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Publication numberUS2400877 A
Publication typeGrant
Publication dateMay 28, 1946
Filing dateMar 21, 1941
Priority dateMar 21, 1941
Publication numberUS 2400877 A, US 2400877A, US-A-2400877, US2400877 A, US2400877A
InventorsJohn F Dreyer
Original AssigneeJohn F Dreyer
Export CitationBiBTeX, EndNote, RefMan
External Links: USPTO, USPTO Assignment, Espacenet
Optical device and method and manufacture thereof
US 2400877 A
Abstract  available in
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Claims  available in
Description  (OCR text may contain errors)

J. F. DREYER ,3

OPTICAL DEVICE AND METHOD AND MANUFACTURE THEREOF Non-crystalline molecular couiing of individually oriemed molecules of lighi-polorizing substance.

Filed March 21, 1941 Lines of Orientation INVEN TOR.

Patented May 28, 1946 ZAMN? OPTICAL DEVICE AND METHOD AND MANUFACTURE THEREOF John F. Dreyer, Cincinnati, Ulric Application March 21, 1941, Serial No. 384,550

Claims.

This invention relates to a method of molecular orientation and to product and devices having oriented molecular arrangement, and to the manufacture thereof.

More particularly my invention relates to the production of oriented light polarizing films, by depositing and orienting a film of polarizable material upon a suitable surface. By polarizable material, I mean one which, when suitably oriented, is capable of polarizing light or is adapted to be readily converted into a material which polarizes light.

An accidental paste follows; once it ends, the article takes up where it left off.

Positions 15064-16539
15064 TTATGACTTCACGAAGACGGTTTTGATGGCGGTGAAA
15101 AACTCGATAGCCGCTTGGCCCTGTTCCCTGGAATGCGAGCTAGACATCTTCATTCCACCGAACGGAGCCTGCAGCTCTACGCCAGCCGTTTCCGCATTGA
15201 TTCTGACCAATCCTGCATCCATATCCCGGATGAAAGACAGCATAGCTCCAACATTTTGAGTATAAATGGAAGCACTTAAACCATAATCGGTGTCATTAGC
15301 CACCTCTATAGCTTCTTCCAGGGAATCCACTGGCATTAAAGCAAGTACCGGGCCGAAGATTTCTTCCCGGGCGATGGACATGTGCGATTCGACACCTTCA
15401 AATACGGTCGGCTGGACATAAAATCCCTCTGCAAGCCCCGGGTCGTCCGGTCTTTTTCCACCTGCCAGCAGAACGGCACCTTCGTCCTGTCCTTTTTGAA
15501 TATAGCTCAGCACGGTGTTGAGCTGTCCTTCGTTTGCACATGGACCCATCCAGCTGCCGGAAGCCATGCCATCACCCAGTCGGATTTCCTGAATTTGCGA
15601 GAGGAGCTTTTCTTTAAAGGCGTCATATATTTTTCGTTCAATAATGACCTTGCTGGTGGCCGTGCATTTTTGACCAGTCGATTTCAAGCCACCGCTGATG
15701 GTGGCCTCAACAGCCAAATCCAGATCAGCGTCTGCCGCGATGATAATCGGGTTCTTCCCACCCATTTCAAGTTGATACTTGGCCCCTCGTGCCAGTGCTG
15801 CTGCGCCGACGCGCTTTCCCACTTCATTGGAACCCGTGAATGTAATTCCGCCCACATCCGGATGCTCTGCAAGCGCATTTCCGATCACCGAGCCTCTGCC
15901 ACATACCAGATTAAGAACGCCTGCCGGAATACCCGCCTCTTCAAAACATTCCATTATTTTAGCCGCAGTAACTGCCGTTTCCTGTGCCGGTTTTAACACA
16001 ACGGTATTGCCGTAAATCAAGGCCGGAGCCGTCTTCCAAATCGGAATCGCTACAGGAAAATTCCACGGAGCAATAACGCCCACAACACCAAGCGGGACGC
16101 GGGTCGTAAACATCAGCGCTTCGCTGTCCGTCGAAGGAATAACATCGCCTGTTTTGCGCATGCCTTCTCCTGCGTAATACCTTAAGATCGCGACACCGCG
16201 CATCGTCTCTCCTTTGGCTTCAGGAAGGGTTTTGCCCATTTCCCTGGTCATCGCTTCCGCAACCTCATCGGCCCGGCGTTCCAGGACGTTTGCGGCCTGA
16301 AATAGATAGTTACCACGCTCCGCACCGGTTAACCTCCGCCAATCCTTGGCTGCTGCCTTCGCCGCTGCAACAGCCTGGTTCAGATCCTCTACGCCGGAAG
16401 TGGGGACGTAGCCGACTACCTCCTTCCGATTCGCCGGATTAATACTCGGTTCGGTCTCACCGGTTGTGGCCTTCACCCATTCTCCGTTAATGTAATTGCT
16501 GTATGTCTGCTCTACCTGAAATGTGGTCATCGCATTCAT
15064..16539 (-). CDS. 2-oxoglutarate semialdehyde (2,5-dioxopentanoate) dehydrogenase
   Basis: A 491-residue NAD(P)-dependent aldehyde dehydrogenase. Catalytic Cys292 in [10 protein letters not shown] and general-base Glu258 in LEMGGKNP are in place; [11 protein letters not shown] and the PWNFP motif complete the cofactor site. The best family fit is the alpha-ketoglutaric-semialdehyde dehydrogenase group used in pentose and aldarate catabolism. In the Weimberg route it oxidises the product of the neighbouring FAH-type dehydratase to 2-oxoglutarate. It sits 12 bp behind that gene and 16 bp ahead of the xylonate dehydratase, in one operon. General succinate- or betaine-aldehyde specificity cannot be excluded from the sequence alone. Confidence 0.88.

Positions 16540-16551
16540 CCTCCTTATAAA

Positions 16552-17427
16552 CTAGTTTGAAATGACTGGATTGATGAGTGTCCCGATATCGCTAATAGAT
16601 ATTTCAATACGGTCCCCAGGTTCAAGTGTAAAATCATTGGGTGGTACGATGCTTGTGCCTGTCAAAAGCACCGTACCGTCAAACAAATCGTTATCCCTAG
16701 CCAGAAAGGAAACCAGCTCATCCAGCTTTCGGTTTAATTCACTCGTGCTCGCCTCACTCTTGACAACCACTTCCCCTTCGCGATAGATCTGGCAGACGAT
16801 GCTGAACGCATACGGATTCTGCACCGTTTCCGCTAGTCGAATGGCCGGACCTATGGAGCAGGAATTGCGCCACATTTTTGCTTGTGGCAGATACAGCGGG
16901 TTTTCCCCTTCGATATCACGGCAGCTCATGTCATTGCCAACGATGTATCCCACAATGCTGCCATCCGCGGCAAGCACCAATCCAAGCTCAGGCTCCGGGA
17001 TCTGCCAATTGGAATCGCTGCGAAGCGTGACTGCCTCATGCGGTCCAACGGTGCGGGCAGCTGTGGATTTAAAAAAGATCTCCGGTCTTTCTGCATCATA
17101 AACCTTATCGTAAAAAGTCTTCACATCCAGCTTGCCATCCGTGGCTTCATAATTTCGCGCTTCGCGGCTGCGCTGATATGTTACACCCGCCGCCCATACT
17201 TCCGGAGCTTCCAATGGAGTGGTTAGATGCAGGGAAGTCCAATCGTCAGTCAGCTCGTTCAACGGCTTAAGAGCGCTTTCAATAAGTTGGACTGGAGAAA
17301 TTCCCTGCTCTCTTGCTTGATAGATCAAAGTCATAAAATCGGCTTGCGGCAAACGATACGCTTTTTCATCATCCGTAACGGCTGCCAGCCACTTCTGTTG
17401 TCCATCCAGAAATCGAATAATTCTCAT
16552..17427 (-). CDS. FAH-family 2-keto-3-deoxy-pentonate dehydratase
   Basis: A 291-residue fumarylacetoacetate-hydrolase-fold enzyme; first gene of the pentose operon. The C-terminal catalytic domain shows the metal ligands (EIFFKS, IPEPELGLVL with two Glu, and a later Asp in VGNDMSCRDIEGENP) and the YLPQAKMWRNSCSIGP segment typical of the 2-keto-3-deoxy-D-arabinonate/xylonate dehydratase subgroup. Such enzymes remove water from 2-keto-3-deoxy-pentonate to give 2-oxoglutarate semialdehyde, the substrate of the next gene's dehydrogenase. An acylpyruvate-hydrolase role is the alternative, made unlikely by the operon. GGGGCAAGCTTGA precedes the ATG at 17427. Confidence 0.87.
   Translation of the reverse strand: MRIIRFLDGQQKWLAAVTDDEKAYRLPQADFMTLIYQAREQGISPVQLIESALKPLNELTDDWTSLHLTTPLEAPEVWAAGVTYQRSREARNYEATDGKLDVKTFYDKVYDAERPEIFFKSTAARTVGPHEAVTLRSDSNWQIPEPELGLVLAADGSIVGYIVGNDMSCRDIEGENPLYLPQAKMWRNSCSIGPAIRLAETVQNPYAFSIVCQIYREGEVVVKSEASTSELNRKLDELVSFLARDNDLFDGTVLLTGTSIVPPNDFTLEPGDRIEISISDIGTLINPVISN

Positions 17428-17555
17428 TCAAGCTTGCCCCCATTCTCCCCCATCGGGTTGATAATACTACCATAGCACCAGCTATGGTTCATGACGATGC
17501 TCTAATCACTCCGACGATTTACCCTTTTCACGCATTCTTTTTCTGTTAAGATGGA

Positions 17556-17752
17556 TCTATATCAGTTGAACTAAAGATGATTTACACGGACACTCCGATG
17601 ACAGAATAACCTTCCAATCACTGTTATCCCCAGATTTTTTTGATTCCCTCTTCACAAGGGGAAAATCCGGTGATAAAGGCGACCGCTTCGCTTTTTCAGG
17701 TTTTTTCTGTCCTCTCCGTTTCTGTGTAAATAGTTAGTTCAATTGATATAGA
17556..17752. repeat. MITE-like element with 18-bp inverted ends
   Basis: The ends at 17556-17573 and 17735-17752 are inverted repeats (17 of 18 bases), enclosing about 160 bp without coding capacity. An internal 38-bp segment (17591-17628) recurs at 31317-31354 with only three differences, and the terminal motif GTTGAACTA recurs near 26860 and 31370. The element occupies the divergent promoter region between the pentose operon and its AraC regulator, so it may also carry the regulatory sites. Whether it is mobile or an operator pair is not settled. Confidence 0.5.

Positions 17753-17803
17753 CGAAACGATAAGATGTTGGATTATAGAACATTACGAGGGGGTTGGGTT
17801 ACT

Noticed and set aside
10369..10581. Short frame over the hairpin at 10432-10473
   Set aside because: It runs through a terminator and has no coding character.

Another object of my invention is to provide a method for producing polarizing material, which will be simple, inexpensive and satisfactory for practical uses.

Another object of my invention is to produce a new type of polarizer which will be superior for many purposes and particularly a polarizer which will enable one to view polarizing portions of another object in light rather than in shadow or silhouette.

Another object of my invention is to provide polarizing films on curved and intricate surfaces and to provide films in any of unlimited colors and color combinations.

Other objects and numerous advantages will appear more fully in the accompanying description and drawing.

My present invention is based upon the discovery that certain types of molecules which occur in known polarizable materials can be oriented by being juxtaposed to other oriented molecules or otherwise subjected to an orienting field.